In recent years, most state-level legislative attacks on evolution have taken the form of "academic freedom" bills, which permit — but do not require — teachers and students to introduce creationist material into science classes. Because these bills are permissive rather than prescriptive, they may have a better chance of surviving judicial scrutiny than has past antievolution legislation.
There are two main strains of "academic freedom" bills. The first mandates that teachers be able to discuss "the full range of scientific views regarding biological and chemical evolution," and offers students "protection for subscribing to a particular position on views regarding biological or chemical evolution." Bills of this strain typically also include unsubstantiated claims of widespread persecution of teachers and students who criticize evolution. The Discovery Institute’s "Model Academic Freedom Statute on Evolution" is of this form.
The second strain does not purport to be concerned with student rights, and cites the need to help students develop "critical thinking skills" on "controversial issues." To this end, it permits teachers to discuss "the scientific strengths and scientific weaknesses of existing scientific theories." The listed "theories" often cover several topics of concern to the religious right: primarily evolution and abiogenesis, but also global warming, human cloning and stem cell research. One example of this strain is 2008’s Louisiana Science Education Act.
From 2004 to spring 2011, at least forty such bills have been filed in 13 states. However, only the Louisiana Science Education Act has so far been signed into law.
This section of our website provides information on the texts, history and current legislative status of "academic freedom" bills.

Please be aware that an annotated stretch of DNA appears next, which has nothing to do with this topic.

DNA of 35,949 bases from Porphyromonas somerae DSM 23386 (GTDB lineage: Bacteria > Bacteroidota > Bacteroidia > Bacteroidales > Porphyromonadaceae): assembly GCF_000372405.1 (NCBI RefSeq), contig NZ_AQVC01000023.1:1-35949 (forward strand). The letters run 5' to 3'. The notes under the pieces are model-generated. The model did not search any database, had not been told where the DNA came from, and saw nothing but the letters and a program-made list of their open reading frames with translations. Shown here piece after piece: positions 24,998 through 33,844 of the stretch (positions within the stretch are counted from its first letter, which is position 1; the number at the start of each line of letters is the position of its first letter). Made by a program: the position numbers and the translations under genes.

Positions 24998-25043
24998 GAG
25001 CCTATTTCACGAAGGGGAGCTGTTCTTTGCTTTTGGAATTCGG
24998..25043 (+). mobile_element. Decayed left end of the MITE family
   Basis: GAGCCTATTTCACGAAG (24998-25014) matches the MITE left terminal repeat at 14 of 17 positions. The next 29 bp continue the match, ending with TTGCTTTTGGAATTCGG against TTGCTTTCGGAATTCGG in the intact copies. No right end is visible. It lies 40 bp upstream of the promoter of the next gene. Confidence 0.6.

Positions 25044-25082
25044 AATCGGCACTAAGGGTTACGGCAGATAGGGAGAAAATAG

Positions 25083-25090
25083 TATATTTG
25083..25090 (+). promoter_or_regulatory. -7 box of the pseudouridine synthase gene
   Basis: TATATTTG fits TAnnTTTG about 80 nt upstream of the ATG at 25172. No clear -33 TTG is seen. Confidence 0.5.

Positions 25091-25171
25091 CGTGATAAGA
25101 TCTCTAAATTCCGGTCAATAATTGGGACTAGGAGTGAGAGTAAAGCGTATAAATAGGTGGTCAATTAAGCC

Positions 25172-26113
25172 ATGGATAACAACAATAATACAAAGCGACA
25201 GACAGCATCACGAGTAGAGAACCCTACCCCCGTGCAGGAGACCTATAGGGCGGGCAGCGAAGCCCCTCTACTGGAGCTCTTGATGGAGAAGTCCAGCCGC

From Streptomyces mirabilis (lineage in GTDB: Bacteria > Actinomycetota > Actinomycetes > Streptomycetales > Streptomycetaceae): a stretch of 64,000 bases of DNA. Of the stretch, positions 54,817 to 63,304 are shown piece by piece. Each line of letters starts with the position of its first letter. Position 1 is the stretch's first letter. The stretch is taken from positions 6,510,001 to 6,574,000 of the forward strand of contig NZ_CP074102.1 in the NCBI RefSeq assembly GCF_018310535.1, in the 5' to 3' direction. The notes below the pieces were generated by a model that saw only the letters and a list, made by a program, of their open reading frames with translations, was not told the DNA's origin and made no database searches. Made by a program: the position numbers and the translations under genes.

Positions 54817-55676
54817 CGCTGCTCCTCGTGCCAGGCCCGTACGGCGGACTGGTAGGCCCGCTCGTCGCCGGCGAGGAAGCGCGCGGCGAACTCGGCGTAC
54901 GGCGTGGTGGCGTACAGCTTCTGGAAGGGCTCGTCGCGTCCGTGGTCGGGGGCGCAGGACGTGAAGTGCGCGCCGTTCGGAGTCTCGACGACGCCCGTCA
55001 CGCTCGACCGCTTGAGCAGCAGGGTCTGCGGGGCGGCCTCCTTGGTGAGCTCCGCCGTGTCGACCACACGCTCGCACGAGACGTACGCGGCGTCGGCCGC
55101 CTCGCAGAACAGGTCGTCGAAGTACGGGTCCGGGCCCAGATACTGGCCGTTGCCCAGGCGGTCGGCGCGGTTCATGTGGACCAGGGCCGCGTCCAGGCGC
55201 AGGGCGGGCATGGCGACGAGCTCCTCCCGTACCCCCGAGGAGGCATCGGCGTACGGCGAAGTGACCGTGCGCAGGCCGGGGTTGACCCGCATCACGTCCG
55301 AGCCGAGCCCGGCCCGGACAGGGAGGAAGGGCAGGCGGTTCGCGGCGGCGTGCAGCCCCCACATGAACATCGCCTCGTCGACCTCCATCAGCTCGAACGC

|Date of Introduction||State||Bill Number||Current Status|
|February 12, 2004||Alabama||HB391||Dead|
|February 17, 2004||Alabama||SB336||Dead|
|February 8, 2005||Alabama||HB352||Dead|
|February 8, 2005||Alabama||SB240||Dead|
|April 5, 2005||Alabama||HB716||Dead|
|January 9, 2006||Oklahoma||HB 2107||Dead|
|January 10, 2006||Alabama||HB106||Dead|
|January 10, 2006||Alabama||SB45||Dead|
|January 24, 2006||Oklahoma||SB 1959||Dead|
|February 16, 2006||Maryland||HB 1531||Dead|
|January 21, 2007||New Mexico||SB 371||Dead|
|January 24, 2007||New Mexico||HB 506||Dead|
|March 13, 2007||Missouri||HB 469||Dead|
|February 7, 2008||Discovery Institute offers model language for academic freedom bills|
|February 29, 2008||Florida||SB 2692||Dead|
|March 4, 2008||Florida||HB 1483||Dead|
|March 31, 2008||Louisiana||SB 561/733||Passed|
|April 1, 2008||Missouri||HB 2554||Dead|
|April 21, 2008||Louisiana||HB1168||Dead|
|April 24, 2008||Alabama||HB923||Dead|
|April 30, 2008||Michigan||HB 6027||Dead|
|May 15, 2008||South Carolina||SB 1386||Dead|
|June 3, 2008||Michigan||SB 1361||Dead|
|February 2, 2009||Oklahoma||SB 320||Dead|
|February 3, 2009||Alabama||HB300||Dead|
|February 3, 2009||Iowa||HF 183||Dead|
|February 3, 2009||New Mexico||SB 433||Dead|
|February 10, 2009||Missouri||HB 656||Dead|
|March 13, 2009||Texas||HB 4224||Dead|
|May 21, 2009||South Carolina||S 875||Dead|
|January 13, 2010||Missouri||HB 1651||Dead|
|February 8, 2010||Kentucky||HB 397||Dead|
|January 4, 2011||Kentucky||HB 169||Dead|
|January 13, 2011||Missouri||HB 195||Filed|
|February 1, 2011||New Mexico||HB 302||Dead|
|February 7, 2011||Oklahoma||HB 1551||Dead|
|February 7, 2011||Oklahoma||SB 554||Dead|
|February 9, 2011||Tennessee||HB 368||Passed in 2012|
|February 16, 2011||Tennessee||SB 893||See HB 368 above.|
|March 5, 2011||Florida||SB 1854||Dead|
|March 8, 2011||Texas||HB 2454||Dead|
|January 9, 2012||Indiana||HB 1140||Dead|
|February 6, 2012||Oklahoma||SB 1742||Dead|
|February 7, 2012||Missouri||HB 1276||Dead|
|November 5, 2012||Montana||HB 183||Tabled in committee|
|January 16, 2013||Missouri||HB 179||Referred to House Committee on Elementary and Secondary Education|
|January 16, 2013||Colorado||HB 13-1089||Postponed indefinitely by House Committee on Education|
|January 17, 2013||Oklahoma||HB 1674||Referred to House Committee on Common Education|
|January 17, 2013||Oklahoma||SB 758||Referred to Senate Committee on Education|
|January 23, 2013||Indiana||HB 1283||Referred to House Committee on Education|
|January 28, 2013||Arizona||SB 1213||Referred to Senate Committees on Education and Rules|